9 April 2020
The legal implications of Chinese force majeure certificates

china force majeure certificates

As China already made significant progress in its fight to contain the coronavirus, the Chinese economy is still not back to business as usual. As an effort to provide protection to the Chinese companies from being held responsible for impact on commercial contracts, the China Council for the Promotion of International Trade (CCPIT), a foreign trade and investment promotion agency of the Chinese government, issued 6.400 force majeure certificates. To what extent can Chinese companies rely on such certificates to invoke any force majeure clauses under international sale contracts?

In this article we describe how force majeure operates under Dutch law and the UN Convention on Contracts for the International Sale of Goods (CISG) and analyze the effect of the Chinese force majeure certificates.

Force Majeure

The term ‘force majeure’ is commonly referring to situations in which fulfilling the contractual obligations can no longer be expected from a party. Under Dutch law, there is no general definition of force majeure. Whether this is the case depends on the circumstances of the case and the interpretation of the contract provisions. Under the CISG, the term ‘impediment’ is an elastic word that covers a wide range of force majeure events. .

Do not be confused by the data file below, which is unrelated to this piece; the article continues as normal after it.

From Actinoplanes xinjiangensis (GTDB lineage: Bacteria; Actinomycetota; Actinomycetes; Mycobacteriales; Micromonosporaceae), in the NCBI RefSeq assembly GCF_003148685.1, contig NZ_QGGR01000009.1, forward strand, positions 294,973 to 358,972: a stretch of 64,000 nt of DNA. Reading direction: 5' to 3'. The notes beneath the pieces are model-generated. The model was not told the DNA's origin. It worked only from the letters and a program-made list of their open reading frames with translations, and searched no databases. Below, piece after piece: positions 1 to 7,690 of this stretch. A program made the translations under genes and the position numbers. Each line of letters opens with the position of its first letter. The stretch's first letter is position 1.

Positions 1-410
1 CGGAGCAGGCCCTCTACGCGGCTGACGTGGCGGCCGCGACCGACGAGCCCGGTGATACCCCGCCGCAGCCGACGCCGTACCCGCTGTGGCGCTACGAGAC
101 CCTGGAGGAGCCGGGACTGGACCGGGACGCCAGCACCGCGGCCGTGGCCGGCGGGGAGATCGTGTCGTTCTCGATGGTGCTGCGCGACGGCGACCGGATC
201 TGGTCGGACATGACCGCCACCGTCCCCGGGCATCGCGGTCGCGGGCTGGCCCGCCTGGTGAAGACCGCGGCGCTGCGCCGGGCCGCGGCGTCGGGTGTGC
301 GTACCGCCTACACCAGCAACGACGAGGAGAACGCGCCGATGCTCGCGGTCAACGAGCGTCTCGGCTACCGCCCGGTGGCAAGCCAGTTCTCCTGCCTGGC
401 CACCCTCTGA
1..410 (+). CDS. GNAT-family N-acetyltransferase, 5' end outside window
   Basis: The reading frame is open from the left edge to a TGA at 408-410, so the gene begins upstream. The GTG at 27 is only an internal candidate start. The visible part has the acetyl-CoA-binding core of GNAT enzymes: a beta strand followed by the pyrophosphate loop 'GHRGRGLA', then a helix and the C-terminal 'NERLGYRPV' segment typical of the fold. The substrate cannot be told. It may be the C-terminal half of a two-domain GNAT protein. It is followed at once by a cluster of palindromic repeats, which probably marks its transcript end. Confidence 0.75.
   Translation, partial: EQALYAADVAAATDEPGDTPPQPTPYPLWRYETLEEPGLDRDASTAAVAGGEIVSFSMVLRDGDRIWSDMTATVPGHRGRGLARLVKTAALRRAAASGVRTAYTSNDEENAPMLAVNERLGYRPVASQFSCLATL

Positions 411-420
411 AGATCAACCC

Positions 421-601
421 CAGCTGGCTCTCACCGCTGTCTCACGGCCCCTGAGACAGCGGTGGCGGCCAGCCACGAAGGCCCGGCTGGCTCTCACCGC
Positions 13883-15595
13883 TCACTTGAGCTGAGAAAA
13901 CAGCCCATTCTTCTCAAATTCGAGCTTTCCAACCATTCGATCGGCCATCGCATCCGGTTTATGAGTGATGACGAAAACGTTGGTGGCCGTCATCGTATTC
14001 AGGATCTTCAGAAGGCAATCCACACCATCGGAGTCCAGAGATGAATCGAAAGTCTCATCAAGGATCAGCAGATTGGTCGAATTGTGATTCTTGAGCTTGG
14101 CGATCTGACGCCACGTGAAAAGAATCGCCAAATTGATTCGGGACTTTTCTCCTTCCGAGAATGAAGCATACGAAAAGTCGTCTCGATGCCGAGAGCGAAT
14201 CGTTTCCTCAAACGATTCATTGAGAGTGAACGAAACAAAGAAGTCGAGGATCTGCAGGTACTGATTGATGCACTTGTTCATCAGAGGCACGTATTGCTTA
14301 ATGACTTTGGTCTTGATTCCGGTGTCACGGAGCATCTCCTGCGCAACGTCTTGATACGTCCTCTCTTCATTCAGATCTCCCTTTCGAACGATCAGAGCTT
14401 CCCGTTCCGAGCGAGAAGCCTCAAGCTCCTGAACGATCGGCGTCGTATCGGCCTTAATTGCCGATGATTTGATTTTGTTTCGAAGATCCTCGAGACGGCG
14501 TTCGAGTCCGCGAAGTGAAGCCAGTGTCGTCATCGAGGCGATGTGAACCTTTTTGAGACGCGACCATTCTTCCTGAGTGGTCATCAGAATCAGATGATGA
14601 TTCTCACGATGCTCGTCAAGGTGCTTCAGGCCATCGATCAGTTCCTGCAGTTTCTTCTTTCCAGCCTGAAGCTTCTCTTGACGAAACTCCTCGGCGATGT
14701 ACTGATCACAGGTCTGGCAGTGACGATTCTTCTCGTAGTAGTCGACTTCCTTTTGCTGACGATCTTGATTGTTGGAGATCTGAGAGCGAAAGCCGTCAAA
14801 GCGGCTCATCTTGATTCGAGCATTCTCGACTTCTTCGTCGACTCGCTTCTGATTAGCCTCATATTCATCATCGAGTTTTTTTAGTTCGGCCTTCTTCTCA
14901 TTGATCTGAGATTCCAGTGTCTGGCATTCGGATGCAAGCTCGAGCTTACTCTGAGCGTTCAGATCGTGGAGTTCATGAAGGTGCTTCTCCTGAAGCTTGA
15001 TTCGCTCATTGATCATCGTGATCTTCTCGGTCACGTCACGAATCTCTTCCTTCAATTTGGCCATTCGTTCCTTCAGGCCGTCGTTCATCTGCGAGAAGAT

Position under Dutch law

Under Dutch law, the general rule is that parties need to fulfill their obligations under the contract. When a party fails to do so, it can be held liable for all damages resulting from the breach of contract (article 6:74 Dutch Civil Code). Pursuant to article 6:75 of the Dutch Civil Code, a breach cannot be attributed to the contracting party if it cannot be blamed, nor if it is not accountable by means of law, legal act or generally accepted standards.

Dutch law does not formally define the concept of force majeure. Parties can contractually define for themselves what qualifies as a force majeure situation. To the extent that contracts describe force majeure events, it is usually referred to unexpected events which is outside the control of either party, such as terrorist attacks, natural disasters or epidemic. There are also common contractual provisions pursuant to which transport problems due to governmental measures are considered as a force majeure event.